DIPP Newsletter May 2016, Volume 7
Dear Project Stakeholders and Interested Participants:
Below you will find the latest news and updates on the Deal Island Peninsula Project, which include highlights on Jo's dissertation defense, details on the rescheduled conservation landscaping informational meeting, and upcoming activities related to the Integrated Coastal Resiliency Assessment (ICRA) and heritage work on the Rock Creek Cemetery.
You may have noticed that we have started using a new project name: the Deal Island Peninsula Project (DIPP) (formerly the Deal Island Marsh and Community Project). We've made this change to accommodate how the Project's focus is evolving beyond just marsh concerns, and to create a more inclusive space for all the Deal Island Peninsula communities. It's still the same project, and the website address remains the same, but we think the new name will be more reflective of the overall collaborative process the Project continues to develop. We have also created a new Facebook page, which we'll regularly update to bring you the latest information on project activities in between these newsletter distributions. We hope you'll follow us there too!
As always, thanks for your continued engagement. We're looking forward to interacting with you more this summer as the ICRA activities get underway. If you have any questions or concerns, don't hesitate to get in touch!
The DIPP Team
Conservation Landcaping Informational Meeting Rescheduled: July 23
Do you live on or near the water and experience periodic flooding from storms or high tides? If so, this informational meeting is for you! Participants will learn about plants that are suitable for “wet landscapes,” and how to do an assessment and planting plan for your property. Anyone interested in and outside of the Network is welcome.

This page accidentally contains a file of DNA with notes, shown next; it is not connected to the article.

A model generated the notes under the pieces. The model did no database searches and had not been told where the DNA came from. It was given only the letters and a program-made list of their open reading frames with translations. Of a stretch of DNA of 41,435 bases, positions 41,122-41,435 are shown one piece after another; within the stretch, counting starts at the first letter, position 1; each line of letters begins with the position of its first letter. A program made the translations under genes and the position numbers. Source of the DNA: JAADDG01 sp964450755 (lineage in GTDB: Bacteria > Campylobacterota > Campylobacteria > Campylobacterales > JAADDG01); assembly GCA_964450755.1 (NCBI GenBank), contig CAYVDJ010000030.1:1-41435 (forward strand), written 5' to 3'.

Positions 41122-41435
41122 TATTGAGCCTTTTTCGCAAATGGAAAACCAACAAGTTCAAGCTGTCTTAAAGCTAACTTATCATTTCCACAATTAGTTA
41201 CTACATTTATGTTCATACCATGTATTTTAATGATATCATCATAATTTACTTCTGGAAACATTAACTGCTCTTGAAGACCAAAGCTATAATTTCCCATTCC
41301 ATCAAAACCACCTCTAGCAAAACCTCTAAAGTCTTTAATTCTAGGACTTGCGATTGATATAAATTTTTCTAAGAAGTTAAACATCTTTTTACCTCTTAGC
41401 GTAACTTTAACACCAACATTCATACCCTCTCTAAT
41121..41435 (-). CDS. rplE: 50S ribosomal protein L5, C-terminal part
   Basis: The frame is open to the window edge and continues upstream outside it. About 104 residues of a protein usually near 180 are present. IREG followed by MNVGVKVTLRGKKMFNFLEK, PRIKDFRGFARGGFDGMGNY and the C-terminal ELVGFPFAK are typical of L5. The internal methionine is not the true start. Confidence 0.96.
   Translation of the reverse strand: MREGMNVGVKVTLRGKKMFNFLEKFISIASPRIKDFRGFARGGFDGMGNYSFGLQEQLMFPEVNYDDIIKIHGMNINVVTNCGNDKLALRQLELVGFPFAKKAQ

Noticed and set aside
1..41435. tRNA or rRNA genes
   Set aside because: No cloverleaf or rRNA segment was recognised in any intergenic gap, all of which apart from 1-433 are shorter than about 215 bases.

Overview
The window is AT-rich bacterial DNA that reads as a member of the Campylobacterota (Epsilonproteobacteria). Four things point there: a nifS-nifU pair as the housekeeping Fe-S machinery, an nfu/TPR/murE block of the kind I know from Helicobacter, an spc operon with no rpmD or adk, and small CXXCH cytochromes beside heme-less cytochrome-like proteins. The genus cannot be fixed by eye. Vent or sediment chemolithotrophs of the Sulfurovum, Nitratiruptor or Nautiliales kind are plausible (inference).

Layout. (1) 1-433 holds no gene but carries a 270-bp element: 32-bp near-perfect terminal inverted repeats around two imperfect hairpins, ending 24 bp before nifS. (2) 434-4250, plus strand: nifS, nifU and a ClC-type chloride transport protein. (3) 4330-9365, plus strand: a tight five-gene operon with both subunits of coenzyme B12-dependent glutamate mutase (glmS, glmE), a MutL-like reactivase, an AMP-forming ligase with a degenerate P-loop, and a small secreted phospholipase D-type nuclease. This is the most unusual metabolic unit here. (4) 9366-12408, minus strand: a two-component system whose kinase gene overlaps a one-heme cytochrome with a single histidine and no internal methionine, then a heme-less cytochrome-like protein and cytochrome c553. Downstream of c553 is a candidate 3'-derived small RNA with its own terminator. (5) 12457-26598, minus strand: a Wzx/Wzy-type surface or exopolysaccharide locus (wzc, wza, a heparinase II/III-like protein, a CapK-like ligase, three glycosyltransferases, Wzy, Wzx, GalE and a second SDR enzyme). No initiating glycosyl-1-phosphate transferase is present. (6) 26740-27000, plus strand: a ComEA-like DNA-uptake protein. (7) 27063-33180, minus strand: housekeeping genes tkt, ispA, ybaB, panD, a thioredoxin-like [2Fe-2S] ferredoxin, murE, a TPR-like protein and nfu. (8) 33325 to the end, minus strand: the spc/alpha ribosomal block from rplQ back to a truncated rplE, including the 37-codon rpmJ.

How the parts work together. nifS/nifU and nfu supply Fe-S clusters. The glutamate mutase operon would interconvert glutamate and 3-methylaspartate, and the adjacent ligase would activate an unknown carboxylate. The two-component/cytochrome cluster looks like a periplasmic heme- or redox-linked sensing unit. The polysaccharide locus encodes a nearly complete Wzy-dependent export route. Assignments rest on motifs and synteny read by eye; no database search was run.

The second phase of Integrated Coastal Resiliency Assessment (ICRA) will be getting underway through a series of collaborative field assessments (CFAs) of the focus areas selected earlier this spring. CFA research activities will begin this summer.
The goal of the CFAs is to bring diverse members of the stakeholder network together to assess the range of vulnerabilities affecting the identified focus areas through workshops and fieldtrips to each site. The CFAs will also be used to target a suite of adaptation strategies for Deal Island Peninsula residents that will enhance resiliencies to social-environmental changes. We will be completing some preliminary
research this summer to develop baseline knowledge about each focus area. This information will be used to inform the first set of CFA stakeholder workshops, to be scheduled for late summer/early fall. To conduct the preliminary research, we will be reaching out to some of you to share your knowledge about each focus area. If you are interested in being involved, please get in touch with Jo (firstname.lastname@example.org) or Liz (email@example.com). Stay tuned for more details on how you can help!
Introducing Dr. Jo!